We enjoyed sitting and polishing off as much as could possibly be stuffed into our faces before deciding it was time to adjourn, take trips to the washroom, and head on to future destinations.

When I got back to the table to get my things, I smiled at the elderly quartet that was sitting next to us. There was a classy older woman there who reminded me of Gilda Radner, with cute, curly and fluffy white hair, thick red lipstick, and an elegant velvet-and-lace blouse. Their group had also ordered the duck. She leaned over to me and asked me what I thought.

“Lovely, as good as anything I’ve had in Beijing or Shanghai.” I responded.

“You know, when they finished carving up that bird I wondered what they were going to do with the carcass.” She patted the table with her hands and shook her head. “And I said to that young lady, I said, ‘what are you going to do with the carcass? Are you going to leave it here for use to suck on it?’” She shook her head again and looked at me, pointing her finger. “And that young girl she says to me, she says, ‘if you suck on the carcass then you won’t get any rice or soup.’ And then she took that carcass away. But I tell you, now that I know, the next time I’m going to tell them to leave the carcass so we can just suck on those bones.” And she smacked the table again for emphasis. She was adorable and I wanted to take her home with me.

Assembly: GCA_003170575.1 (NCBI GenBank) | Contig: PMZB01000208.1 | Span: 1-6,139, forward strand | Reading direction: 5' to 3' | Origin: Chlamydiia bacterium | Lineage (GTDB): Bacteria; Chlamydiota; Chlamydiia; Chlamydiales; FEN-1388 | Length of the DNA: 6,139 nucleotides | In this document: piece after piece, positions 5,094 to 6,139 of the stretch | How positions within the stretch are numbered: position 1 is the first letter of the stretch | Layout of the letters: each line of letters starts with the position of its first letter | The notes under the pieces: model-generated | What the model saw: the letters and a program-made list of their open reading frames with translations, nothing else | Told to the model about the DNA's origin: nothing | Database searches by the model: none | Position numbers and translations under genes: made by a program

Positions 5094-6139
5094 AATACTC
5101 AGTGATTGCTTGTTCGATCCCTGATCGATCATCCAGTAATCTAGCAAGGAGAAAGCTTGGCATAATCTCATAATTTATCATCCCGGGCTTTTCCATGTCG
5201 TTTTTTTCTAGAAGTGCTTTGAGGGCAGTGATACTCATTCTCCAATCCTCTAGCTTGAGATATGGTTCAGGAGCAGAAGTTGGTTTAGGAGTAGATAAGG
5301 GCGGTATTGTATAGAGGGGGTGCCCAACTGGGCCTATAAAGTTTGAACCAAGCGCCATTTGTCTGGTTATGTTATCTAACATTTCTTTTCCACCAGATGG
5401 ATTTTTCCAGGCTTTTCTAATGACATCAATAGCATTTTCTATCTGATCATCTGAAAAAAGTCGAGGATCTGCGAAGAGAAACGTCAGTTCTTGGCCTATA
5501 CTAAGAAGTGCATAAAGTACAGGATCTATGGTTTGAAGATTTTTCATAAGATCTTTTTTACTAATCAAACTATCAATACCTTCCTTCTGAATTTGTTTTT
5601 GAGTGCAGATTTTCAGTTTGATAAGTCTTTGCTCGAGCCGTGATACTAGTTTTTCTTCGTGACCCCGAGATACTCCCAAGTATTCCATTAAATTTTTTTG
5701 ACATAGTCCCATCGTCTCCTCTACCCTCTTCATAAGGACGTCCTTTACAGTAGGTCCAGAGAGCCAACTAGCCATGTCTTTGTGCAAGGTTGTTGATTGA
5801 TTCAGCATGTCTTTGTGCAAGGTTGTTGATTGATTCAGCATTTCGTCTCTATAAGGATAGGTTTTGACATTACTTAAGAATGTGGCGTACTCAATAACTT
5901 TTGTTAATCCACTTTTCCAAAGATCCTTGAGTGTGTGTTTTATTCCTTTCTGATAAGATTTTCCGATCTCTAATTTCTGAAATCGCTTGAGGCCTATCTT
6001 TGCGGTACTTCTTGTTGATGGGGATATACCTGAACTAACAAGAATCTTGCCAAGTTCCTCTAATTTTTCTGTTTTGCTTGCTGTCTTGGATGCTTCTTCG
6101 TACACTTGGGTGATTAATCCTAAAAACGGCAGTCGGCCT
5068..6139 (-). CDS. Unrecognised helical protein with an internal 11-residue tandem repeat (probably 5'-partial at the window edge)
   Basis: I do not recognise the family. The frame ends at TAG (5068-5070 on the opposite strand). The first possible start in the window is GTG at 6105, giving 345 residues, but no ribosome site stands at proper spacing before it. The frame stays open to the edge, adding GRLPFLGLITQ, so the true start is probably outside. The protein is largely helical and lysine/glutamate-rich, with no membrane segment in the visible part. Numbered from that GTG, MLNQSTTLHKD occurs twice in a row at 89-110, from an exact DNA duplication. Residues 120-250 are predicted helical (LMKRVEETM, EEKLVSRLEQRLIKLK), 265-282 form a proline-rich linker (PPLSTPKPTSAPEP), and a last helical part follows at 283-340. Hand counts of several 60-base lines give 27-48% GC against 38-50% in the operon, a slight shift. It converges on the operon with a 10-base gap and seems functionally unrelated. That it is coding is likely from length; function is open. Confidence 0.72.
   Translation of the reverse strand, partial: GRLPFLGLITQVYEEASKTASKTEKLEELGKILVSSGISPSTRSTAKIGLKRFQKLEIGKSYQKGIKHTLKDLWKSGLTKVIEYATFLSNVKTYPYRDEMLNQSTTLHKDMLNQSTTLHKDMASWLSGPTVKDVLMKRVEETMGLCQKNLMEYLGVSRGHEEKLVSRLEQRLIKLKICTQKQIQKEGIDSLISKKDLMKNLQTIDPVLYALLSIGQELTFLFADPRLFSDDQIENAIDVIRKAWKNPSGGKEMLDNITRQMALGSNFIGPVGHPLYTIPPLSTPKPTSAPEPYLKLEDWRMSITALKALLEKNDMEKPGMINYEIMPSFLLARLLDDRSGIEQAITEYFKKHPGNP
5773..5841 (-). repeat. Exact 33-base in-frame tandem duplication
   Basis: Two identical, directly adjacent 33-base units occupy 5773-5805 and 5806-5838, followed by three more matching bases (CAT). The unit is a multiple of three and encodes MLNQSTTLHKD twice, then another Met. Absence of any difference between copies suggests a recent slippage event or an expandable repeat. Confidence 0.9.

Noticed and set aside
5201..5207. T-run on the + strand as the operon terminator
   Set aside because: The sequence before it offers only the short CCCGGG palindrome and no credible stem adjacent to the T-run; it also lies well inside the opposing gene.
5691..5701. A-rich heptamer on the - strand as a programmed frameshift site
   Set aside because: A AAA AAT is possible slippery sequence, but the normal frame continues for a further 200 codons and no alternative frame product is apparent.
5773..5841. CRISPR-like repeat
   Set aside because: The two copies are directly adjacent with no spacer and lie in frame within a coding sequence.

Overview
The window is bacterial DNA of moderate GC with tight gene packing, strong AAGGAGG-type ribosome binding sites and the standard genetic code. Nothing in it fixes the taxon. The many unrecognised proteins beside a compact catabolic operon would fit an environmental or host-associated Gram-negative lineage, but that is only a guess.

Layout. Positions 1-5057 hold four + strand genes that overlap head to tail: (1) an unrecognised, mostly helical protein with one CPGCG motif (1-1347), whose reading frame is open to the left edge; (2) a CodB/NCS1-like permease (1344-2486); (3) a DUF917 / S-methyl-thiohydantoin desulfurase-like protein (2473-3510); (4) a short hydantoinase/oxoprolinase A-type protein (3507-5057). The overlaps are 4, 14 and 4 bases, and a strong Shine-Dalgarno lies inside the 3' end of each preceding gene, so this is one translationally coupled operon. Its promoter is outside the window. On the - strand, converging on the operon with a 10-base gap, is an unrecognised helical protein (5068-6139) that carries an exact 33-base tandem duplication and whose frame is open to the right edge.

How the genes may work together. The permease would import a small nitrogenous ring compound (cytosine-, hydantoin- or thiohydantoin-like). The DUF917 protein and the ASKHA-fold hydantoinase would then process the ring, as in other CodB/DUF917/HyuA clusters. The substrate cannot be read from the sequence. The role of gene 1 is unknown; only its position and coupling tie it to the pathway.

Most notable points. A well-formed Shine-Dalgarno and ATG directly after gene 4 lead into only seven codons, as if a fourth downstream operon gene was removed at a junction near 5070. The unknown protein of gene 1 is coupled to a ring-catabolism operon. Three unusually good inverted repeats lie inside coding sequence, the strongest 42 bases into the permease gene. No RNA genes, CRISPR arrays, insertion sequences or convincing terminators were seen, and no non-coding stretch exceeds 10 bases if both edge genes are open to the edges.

I laughed and agreed that the bird was definitely better than the soup or the fried rice. She told the friend next to her that I had been to China, and we took a few minutes to talk before I disappeared into the warmish spring night full of food, amusement, and a host of memories; a sense of the passage of time released by the scent of a place and memories of a lifetime overseas.


Doc Merrkin said...

excellent offering as always. It is claimed that the olfactory sense has the greatest connection to memory. I've always found that to be the truth.

I am disappointed that you are cheating with another electrician, though...

Saradevil said...

I promise, Doc, you'll always be my first Electrician. :)